World-renowned printmaker and artist Lou Stovall has helped build a thriving artistic community in the nation's capital. Born in Athens, Georgia, on January 1, 1937, Stovall grew up in Springfield, Massachusetts, before founding a printmaking company, Workshop, Inc.
After graduating from high school in 1962, Stovall moved to Washington, D.C. He earned a B.F.A. from Howard University in 1965. While there, Stovall was influenced by his teachers to give back to his community and to share his wisdom with young artists. In 1968, Stovall started Workshop, Inc. as a small, active studio concerned mainly with community posters. Under Stovall's leadership, Workshop, Inc. has evolved into a professional and highly respected printmaking facility.
A master printmaker by trade, Stovall has been commissioned to print works from a number of artists. His passion, however, remained drawing. Stovall has produced drawings and prints for several special occasions. One of his best-known works, "Breathing Hope," was commissioned for the inauguration of Howard University President H. Patrick Swygert. In 1982, First Lady Nancy Reagan asked Stovall to design the Independence Day invitation for the White House. Washington Mayor Marion Barry commissioned Stovall in 1986 to create "American Beauty Rose" for the city's host committee for the 1988 Democratic National Convention. Stovall's prints and drawings have found homes in several public and private collections around the world.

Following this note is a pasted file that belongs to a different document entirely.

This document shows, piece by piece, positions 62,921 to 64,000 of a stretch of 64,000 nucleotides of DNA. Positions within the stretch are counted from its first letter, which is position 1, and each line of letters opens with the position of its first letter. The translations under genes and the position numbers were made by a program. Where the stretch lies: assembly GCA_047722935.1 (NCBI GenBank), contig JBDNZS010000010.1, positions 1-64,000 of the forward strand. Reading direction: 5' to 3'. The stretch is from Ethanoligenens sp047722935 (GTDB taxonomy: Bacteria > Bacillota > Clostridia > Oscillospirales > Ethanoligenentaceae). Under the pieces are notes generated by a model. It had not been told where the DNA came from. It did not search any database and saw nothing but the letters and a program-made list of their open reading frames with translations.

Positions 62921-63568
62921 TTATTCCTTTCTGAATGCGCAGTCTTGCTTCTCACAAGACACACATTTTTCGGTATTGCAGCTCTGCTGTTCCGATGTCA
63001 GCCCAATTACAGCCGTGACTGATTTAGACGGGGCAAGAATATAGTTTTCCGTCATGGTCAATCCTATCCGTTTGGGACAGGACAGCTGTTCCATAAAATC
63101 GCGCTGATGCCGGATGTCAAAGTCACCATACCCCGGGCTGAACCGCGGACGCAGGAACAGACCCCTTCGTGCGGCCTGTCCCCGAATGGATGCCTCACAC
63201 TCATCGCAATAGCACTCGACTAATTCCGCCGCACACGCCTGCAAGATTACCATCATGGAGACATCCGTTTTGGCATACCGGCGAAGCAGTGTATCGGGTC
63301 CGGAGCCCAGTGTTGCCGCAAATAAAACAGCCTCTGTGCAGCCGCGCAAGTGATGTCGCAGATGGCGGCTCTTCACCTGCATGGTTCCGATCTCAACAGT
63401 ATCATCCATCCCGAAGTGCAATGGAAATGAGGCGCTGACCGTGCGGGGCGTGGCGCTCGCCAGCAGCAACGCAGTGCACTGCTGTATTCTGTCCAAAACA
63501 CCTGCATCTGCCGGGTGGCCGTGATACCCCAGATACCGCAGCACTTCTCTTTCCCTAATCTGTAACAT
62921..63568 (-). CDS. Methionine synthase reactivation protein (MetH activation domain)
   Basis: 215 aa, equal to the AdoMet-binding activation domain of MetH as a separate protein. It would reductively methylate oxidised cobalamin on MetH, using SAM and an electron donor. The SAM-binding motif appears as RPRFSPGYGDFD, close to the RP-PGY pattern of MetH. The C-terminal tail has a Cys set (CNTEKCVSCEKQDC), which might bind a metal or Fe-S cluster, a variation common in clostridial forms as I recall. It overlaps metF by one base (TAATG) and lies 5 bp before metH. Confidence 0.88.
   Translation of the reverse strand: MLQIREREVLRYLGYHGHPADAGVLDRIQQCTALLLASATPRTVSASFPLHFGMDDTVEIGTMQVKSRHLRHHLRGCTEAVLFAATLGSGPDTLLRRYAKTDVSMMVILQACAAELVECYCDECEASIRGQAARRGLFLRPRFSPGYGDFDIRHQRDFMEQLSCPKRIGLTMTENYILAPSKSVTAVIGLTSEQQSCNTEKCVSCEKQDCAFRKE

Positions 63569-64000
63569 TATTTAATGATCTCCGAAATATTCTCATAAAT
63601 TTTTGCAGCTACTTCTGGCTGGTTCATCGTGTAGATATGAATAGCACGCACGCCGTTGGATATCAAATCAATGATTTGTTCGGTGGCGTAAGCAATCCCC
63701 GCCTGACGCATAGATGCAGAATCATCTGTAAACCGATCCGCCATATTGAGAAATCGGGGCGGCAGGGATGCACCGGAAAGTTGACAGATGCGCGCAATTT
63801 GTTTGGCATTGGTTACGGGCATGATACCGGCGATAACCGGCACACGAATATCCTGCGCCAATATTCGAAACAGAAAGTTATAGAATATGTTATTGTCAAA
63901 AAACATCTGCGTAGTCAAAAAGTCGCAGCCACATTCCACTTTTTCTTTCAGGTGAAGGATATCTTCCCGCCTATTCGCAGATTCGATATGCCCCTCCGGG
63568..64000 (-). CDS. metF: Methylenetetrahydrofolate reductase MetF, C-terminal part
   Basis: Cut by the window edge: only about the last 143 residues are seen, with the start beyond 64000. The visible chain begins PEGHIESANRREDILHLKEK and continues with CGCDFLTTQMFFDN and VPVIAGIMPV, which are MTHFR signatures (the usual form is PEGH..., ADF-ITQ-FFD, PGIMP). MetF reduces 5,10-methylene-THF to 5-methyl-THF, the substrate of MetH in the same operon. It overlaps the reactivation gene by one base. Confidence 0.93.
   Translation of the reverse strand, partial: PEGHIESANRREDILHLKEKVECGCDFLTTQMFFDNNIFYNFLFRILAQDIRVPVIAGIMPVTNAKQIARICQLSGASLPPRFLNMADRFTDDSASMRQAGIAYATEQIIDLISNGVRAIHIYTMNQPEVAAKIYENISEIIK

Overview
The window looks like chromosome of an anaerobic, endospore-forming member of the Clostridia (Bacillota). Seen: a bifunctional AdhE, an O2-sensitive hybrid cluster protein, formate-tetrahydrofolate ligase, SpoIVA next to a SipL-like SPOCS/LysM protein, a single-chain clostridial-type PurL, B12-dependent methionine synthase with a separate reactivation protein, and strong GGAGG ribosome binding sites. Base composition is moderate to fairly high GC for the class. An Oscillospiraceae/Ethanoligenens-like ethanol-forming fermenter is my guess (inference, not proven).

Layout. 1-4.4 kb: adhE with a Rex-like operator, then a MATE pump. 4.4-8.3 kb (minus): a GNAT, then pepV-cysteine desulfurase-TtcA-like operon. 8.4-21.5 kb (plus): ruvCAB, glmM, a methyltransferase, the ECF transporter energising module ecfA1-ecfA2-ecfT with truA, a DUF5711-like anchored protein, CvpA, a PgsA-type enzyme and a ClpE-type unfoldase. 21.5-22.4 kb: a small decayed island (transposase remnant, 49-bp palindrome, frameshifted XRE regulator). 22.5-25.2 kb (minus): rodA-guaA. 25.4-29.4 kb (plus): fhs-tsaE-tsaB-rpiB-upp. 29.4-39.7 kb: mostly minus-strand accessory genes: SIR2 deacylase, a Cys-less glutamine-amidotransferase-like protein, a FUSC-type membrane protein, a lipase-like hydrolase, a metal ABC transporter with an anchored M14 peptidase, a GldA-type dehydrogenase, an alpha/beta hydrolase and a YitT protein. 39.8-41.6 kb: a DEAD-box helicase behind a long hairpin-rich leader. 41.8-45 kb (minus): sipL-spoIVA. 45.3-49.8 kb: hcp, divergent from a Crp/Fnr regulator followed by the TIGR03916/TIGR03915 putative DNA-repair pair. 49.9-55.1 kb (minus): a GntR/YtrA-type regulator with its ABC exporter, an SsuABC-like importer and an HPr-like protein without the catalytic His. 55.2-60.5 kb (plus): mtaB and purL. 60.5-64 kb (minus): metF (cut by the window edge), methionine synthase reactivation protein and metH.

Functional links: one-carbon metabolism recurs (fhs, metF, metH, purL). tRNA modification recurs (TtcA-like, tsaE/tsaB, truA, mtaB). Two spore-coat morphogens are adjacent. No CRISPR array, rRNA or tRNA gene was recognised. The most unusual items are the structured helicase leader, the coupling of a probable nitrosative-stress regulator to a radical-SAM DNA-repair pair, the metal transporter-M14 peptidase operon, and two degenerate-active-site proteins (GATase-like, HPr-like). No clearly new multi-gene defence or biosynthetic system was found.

Stovall's efforts to build a community of artists in Washington extended beyond the opening of his studio. Stovall has provided apprenticeships to several young artists in the city. In 2001, he served as a juror for the Howard University Student Art Exhibition.